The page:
Any dietary therapy for Peripheral Arterial Disease (PAD) should reduce your intake of the types of fats associated with progression of cardiovascular disease. Ideally, these therapies would also reduce inflammation in the blood vessel wall and in your entire body.
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Assessing what can be achieved with diet therapy is important because it is part of lifestyle changes you can make to try and reduce your risk.
Below are dietary recommendations based upon American Heart Association (AHA) guidelines. Also, find a review of the research to assess the effects of dietary changes and supplementation for individuals with PAD.
Total dietary recommendations:
- Reduce saturated fats to no more than 5-6 percent of total calories
- Minimize mono-unsaturated fats (oleic acid found in olive oil) and trans-fats (found in milk, animal fats and some vegetable oils). These types of fats are specified in most foods lists of calorie sources.
- Restrict sodium intake to no more than 1.5 to 2 grams per day (approximately 6 grams salt/day)
- Increase dietary fiber to 25-30 grams per day
The total effects of these dietary changes are reduced low-density, or bad cholesterol and reduction in blood pressure.
A number of diets have been assessed by the AHA and the American College of Cardiology to determine the proven effectiveness of these diets. Specifically, the following diets have had proven effects in preventing cardiovascular disease or decreasing progression of the disease. However, they have differing aims:
- The Mediterranean diet increases good cholesterol (HDL-C) better than low-fat diets and improves quality and length of life in those who adopt it. This diet primarily consists of high proportions of olive oil; legumes, such as peas, beans and lentils; unrefined cereals; fruits and vegetables. It also includes moderate to high amounts of fish, moderate amounts of dairy, such as cheese and yogurt, and wine. It calls for very limited amounts of meat and meat products. Once again, the benefits of this diet have been proven in studies comparing this with standard diets. It is a diet that should be recommended to patients with PAD, although it has not been directly compared in patients with PAD specifically.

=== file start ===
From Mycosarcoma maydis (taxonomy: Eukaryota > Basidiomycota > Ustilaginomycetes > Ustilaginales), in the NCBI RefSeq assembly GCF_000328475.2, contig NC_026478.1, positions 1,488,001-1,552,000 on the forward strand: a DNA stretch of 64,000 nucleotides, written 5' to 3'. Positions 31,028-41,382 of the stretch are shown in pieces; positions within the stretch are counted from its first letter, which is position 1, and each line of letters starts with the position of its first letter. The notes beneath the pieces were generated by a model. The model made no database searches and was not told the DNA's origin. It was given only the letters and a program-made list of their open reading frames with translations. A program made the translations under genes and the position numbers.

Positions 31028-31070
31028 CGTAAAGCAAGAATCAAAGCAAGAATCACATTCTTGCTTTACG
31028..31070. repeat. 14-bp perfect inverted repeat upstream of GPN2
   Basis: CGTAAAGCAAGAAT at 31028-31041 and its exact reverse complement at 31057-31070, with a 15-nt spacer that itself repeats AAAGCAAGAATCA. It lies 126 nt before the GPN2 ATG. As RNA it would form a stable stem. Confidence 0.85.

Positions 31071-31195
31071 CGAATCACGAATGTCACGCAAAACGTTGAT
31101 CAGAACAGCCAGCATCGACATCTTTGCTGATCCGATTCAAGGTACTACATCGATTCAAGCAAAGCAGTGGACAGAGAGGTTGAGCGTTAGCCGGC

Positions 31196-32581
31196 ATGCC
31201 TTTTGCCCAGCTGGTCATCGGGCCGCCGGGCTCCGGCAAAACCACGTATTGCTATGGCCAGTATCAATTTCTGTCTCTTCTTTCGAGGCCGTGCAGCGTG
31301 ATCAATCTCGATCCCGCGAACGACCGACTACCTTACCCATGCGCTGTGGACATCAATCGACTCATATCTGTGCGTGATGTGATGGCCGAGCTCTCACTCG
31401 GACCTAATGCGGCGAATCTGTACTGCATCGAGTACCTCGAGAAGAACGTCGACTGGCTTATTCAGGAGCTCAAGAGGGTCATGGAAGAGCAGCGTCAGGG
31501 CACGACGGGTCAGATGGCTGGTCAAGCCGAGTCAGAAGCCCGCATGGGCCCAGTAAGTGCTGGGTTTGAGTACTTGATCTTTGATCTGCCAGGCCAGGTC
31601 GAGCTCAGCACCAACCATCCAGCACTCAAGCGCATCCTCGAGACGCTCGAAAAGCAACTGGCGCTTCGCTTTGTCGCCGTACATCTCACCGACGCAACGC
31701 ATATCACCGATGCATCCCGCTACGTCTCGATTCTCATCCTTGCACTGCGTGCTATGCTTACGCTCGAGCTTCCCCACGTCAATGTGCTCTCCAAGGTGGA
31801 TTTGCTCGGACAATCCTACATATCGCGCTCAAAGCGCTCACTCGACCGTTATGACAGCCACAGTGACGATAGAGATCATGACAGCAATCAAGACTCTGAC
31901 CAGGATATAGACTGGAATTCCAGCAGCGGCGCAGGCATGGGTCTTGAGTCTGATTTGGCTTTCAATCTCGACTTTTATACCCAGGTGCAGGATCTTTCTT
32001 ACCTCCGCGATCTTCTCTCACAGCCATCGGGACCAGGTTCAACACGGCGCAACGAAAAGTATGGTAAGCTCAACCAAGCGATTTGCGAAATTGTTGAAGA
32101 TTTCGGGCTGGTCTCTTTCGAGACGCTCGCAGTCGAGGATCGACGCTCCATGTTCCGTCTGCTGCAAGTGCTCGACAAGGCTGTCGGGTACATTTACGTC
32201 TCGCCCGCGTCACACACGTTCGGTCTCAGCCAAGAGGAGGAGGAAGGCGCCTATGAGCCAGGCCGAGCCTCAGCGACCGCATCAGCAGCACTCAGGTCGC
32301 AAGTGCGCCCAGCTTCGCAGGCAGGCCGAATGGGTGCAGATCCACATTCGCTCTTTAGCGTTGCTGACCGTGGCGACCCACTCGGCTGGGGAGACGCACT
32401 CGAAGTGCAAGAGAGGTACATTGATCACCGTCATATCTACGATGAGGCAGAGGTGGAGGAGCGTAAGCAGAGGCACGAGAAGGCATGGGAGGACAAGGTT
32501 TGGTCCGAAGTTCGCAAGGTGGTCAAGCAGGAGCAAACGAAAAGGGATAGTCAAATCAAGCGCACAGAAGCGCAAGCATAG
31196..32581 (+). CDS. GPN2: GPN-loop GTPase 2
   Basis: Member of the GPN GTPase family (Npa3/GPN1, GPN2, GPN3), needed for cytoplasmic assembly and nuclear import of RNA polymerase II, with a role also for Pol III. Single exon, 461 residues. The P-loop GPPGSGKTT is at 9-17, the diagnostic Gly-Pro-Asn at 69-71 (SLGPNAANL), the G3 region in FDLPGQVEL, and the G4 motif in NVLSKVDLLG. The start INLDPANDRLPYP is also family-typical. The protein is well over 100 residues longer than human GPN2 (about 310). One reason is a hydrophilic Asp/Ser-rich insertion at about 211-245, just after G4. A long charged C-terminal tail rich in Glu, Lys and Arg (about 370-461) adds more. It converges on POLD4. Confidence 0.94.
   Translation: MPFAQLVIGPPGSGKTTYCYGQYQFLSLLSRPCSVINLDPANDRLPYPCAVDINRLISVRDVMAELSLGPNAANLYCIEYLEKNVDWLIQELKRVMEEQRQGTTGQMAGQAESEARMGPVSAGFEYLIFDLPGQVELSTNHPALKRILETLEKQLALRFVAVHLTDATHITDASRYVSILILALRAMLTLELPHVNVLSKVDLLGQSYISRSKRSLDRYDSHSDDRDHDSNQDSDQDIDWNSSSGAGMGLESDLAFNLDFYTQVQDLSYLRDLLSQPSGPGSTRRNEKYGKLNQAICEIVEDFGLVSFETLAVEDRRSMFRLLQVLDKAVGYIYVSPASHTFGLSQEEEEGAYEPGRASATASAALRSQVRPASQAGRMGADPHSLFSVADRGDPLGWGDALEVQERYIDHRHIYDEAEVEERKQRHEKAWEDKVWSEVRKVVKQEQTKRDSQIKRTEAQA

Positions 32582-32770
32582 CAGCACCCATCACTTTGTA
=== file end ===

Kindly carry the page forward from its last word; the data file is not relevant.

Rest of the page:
- The DASH (Dietary Approaches to Stop Hypertension) diet limits sodium and overall fat intake, and it calls for avoidance of alcohol. There is very strong evidence this dietary modification is effective in reducing hypertension, cardiovascular disease risk and cardiovascular disease progression. While not proven specifically in PAD patients, it is clearly a diet that would help with the associated coronary artery disease. It is a recommended diet for patients with PAD.
- The low-fat diet can improve life quality and expectancy in patients with cardiovascular disease. Once again, as with the other diets noted above, this diet has not specifically been compared exclusively in those with PAD. However, the overall benefits for cardiovascular disease in general make this a beneficial diet and one recommended for patients with PAD. This diet also benefits people with Type II diabetes and obesity.
- The low-carbohydrate diet, especially when added to a low-fat diet, can reduce triglycerides and increase good cholesterol levels, both of which have been shown to be of benefit in patients with cardiovascular disease. These can also be recommended for people with PAD and adoption will be of benefit in reducing overall cardiovascular risk.
All these diets provide various benefits. To choose a diet that is best for your specific needs, be sure to discuss with your doctor.
Other diets, little data
There are also a number of other diets that have been recommended that carry a particular physician’s name as the author. The Ornish Spectrum diet and the Weil anti-inflammatory diet along with the Esselstyn diet utilize some combination of low-fat and low-carbohydrate diets along with limitations of protein intake from meats and meat products.
There is little data to guide recommendations regarding these diets, but they do appear to provide benefit by incorporating principles behind proven diets. However, little can be said about proof of their specific benefits. These diets utilize proven principles in the foods they recommend, and because the basics of these principles are proven to improve life quality and expectancy, the diets can be recommended to those with PAD.
However, these diets may prove much more challenging to adhere to than the others mentioned above, and there is no evidence they provide additional benefit.